For a given bit, a given drilling fluid pressure and a given piston area, there is a substantially uniform downward force exerted on bit 13. One way of increasing the force is to use several devices as shown in FIG. 1 in tandem. However, this has the disadvantage of increasing the length of the section required and the downward force is not all concentrated immediately at the bit. Attention is now directed toward FIG. 4 which illustrates an apparatus similar to that of FIG. 1 whereby additional force can be exerted on the bit without using the units in tandem yet maintaining the concentration of the force at the bit. The apparatus illustrated in FIG. 4 has the additional means to positively increase the pressure on the piston in excess of the pressure of the fluid inside the drill pipe. Anchor section 14 is supported by collaror housing 60 similarly as described above in relation to housing 26 in FIG. 1 and a repeat of that description is not believed necessary. Hollow sub or arbor 62, as will be seen, is slightly different from sub 10. A passageway 61 from port 46 to cylinder 64 is defined by the enlarged portion of the upper part of housing 60 and the exterior of sub 62. A check valve 63 is provided in port 46 to permit ow of fluid from the interior of sub 62 to passageway 61. A restriction 61A is provided in the passageway 61 so that the anchor section is anchored before substantial force is applied against piston 65 which will be described hereinafter.

An annular cylinder 64 is provided between housing 6() and sub 62. A floating piston 65 is mounted in annular cylinder 64 and has vertical, non-rotatable move4 ment therein. A sliding seal 66 such as an O-ring is provided between the outer periphery of oating piston 65 and the inner wall of cylinder 64. The lower end of sub 62 has an external shoulder member 67 which has external splines 68 which mate with internal splines 69 of the lower extension of oating piston 65. A seal 70 is provided in the lower side or face of piston 65 to provide fluid tight relationship between piston 65 and the upper face of annular shoulder 67 when in contact. A passageway 72 is provided in the form of an annular recess in the outer wall of sub 62 just above external shoulder 67. When piston 65 is raised with respect to shoulder 67 as illustrated in FIG. 4, there is fluid communication between chamber 64 above piston 65 through fluid passageway 72 and between splines 68 and 69 to the interior of sub 62. A bit 71 is attached to the lower end of lower tubular extension 73 from piston 65. The lower extension 73 has external splines 74 which mate with internal splines 75 at the lower end of housing 60.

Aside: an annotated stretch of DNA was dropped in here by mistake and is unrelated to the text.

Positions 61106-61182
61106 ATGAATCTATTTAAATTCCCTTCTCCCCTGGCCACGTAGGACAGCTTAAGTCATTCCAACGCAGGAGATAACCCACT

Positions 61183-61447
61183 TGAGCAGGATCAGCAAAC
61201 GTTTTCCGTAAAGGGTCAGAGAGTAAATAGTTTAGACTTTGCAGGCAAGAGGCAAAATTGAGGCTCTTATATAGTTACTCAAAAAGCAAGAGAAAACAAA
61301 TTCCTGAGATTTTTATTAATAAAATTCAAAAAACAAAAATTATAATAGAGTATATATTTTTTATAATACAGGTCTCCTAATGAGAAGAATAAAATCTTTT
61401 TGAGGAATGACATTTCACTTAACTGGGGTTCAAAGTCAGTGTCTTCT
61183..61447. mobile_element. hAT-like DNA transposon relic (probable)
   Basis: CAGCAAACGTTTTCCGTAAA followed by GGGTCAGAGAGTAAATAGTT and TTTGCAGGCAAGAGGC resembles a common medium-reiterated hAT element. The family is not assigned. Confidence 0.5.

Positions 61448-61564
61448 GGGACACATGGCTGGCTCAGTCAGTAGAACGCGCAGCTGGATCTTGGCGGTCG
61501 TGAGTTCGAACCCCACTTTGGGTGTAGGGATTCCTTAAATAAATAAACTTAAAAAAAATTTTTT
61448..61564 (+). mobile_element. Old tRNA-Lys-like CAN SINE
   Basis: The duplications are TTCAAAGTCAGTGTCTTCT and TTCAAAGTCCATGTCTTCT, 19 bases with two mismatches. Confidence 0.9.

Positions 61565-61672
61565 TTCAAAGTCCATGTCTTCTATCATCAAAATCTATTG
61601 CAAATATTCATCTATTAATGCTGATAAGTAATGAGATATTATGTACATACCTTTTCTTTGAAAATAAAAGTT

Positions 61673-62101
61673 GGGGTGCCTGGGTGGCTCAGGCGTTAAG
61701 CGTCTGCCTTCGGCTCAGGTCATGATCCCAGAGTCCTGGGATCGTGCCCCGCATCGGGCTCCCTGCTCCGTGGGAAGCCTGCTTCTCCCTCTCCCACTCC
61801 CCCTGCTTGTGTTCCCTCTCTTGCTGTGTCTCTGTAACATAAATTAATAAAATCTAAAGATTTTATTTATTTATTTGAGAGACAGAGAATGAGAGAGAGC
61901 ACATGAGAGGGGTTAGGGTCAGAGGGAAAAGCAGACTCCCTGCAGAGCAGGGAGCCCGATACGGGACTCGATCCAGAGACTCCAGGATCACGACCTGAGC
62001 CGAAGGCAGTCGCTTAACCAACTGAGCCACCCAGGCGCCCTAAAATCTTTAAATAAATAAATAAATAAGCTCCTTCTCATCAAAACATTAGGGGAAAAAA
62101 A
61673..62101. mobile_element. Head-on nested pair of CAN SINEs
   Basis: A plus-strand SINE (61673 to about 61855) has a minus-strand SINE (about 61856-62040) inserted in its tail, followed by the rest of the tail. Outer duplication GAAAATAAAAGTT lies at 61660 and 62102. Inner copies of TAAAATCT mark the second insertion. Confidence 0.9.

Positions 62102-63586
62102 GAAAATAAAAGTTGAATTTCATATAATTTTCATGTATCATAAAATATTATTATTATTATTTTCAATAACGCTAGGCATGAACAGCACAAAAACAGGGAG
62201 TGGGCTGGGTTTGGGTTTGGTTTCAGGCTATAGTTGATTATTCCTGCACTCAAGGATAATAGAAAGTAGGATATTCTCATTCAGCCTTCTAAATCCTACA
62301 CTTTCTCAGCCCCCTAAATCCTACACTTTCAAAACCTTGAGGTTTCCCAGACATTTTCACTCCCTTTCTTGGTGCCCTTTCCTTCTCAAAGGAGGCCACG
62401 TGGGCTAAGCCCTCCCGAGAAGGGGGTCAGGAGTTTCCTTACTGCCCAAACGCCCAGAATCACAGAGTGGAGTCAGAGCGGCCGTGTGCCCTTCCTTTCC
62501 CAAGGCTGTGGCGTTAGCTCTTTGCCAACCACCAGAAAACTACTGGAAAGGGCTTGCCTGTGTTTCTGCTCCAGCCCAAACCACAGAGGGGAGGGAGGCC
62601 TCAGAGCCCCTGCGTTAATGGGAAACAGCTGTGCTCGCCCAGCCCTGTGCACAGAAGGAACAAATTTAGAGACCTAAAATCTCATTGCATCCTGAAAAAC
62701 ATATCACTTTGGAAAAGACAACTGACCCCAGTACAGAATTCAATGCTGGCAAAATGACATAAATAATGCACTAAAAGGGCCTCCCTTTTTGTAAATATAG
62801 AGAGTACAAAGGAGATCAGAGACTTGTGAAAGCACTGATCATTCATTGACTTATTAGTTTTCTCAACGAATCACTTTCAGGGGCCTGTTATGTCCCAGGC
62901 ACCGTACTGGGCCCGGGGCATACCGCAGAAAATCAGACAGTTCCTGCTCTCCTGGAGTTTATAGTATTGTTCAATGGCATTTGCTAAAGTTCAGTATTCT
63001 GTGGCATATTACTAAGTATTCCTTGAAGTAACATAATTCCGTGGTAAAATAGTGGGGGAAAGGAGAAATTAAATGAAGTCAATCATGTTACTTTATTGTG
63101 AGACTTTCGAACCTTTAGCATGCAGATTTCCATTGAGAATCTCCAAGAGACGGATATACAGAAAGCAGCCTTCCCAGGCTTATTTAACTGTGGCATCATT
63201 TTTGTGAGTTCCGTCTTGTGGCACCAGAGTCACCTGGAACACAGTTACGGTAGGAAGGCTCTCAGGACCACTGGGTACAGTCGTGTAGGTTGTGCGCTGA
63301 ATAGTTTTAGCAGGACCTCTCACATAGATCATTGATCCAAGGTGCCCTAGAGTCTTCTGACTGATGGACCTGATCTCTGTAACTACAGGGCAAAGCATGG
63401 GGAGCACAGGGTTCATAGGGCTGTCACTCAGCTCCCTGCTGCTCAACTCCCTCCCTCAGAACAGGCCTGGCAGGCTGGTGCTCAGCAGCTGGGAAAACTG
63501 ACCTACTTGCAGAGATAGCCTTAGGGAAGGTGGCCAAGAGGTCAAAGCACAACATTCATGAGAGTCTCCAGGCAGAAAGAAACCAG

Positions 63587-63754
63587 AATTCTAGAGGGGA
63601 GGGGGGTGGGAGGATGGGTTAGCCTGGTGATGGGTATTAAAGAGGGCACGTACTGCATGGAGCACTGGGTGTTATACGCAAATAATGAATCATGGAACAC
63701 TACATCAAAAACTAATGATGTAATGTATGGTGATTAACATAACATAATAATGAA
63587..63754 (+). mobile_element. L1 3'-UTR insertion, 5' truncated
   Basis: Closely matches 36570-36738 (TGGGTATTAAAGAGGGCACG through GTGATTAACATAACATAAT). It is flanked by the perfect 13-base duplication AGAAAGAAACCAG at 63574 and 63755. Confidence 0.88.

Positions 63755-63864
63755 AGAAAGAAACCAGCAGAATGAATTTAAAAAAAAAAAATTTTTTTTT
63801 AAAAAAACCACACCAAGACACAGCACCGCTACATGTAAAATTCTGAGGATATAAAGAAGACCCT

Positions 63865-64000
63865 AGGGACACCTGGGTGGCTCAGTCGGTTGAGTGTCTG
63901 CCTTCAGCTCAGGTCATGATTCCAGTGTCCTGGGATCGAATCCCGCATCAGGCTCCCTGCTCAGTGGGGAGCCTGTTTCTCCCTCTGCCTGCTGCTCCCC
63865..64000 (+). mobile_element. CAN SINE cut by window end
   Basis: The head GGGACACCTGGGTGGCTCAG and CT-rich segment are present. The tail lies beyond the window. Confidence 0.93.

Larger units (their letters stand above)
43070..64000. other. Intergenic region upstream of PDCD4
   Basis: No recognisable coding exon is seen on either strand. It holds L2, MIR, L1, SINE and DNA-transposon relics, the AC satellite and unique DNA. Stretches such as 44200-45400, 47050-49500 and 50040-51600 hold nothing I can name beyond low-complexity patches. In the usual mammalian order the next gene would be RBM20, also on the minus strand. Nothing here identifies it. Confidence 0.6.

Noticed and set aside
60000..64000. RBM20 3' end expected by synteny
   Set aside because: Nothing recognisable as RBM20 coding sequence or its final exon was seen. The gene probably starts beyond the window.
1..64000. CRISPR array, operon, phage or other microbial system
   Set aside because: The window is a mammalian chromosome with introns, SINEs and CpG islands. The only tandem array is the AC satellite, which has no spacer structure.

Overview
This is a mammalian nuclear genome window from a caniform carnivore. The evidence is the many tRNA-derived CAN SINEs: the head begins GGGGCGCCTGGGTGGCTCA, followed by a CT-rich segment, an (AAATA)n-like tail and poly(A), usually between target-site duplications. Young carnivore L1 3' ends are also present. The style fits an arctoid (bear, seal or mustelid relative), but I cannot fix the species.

Attention will now be directed toward that part of FIG. 4 which provides fluid under pressure to cylinder 64 above piston 65. This includes a pump 76 which has inlet 77 exterior of the apparatus. Pump 76 is nonrotatably supported on annular collar 60 below anchor section 14. The upper end of pump 76 has pinion gear 78. Supported from case 18 of the anchor section is circular gear 79 which is arranged to mate with pinion gear 78. The discharge side of pump 76 is connected through conduit 80 to annular cylinder 64 above piston 65. A pressure relief valve 81 is provided for in annular cylinder 64.

In operation, the device shown in FIG. 4 is inserted between a drill string and a bit and the apparatus is then lowered until the bit reaches the bottom of the borehole. A slight upward pull on sub 62 through the drill string will cause piston 65 to rest on shoulder 67 to sub 62. Their own weights will force anchor sec` tion 14 and housing 60 to their lowermost positions. Thus the upper face of piston 65 is in contact with theV lower side 82 of the upper part of annular cylinder 64. The lower face of piston 65 is also in contact with the upper face of shoulder 67, and seal 70 will not permit. any flow through passage 72.

Drilling fluid then is injected downwardlythrough the drill string and through sub 62 under pressure. The fluid enters anchor section 14 through check valve 63 in port 46 in sub 62. The pressure expands anchor section 14 in a manner similarly described above in regard to FIG. 1. A restriction 61A is in annular passage 61 between annular collar 60 and sub 62. This restriction permits the anchor section to be secured to the wall of the borehole before enough pressure is built up in annular cylinder 64 to cause substantial movement between piston 65 and housing 60. When the pressure builds up sul-lciently, uid urges piston 65 downwardly with respect to the anchor section.

The downward force exerted on the piston 65 is given by the formula P A in which P is the pressure of the iluid in cylinder 64 above piston 65 and A is the area of the top of piston 65. This force can be increased by increasing the pressure. This is accomplished in the device shown by rotating the drill string in the normal manner. This causes pump 76 to be operative and fluid is forced downwardly through conduit 80 into cylinder 64 thus increasing the pressure in annular cylinder 64. This greatly increases the force on the bit in proportion to the increased pressure in the cylinder. In order to protect the cylinders, seals, pump, etc., a relief valve 81 is provided for cylinder 64 which is set at a predetermined pressure. In harder formations where the drill bit advances slowly, the pressure will build up to the maximum permitted by pressure relief valve 81. This increased pressure will close check valve 63 in port 46 thus conlining it to the pushdown and anchor mechanisms. In addition to providing high weight on the bit for better drilling performance, it increases the effectiveness of the wall anchor gripping segments. As drilling progresses, piston 65 is moved downwardly and the force is transmitted to the bit. When the device has drilled the length of its stroke, it is easily reset by cutting olf the fluid pressure and stopping the rotation and the lowering of sub62 so that the fluid in cylinder 64 above piston 65 can escape through passageway 72 and the flow clearance 83 between the splines 68 and 69. After the mechanism is reset, drilling can be resumed by repeating of the operation as explained above.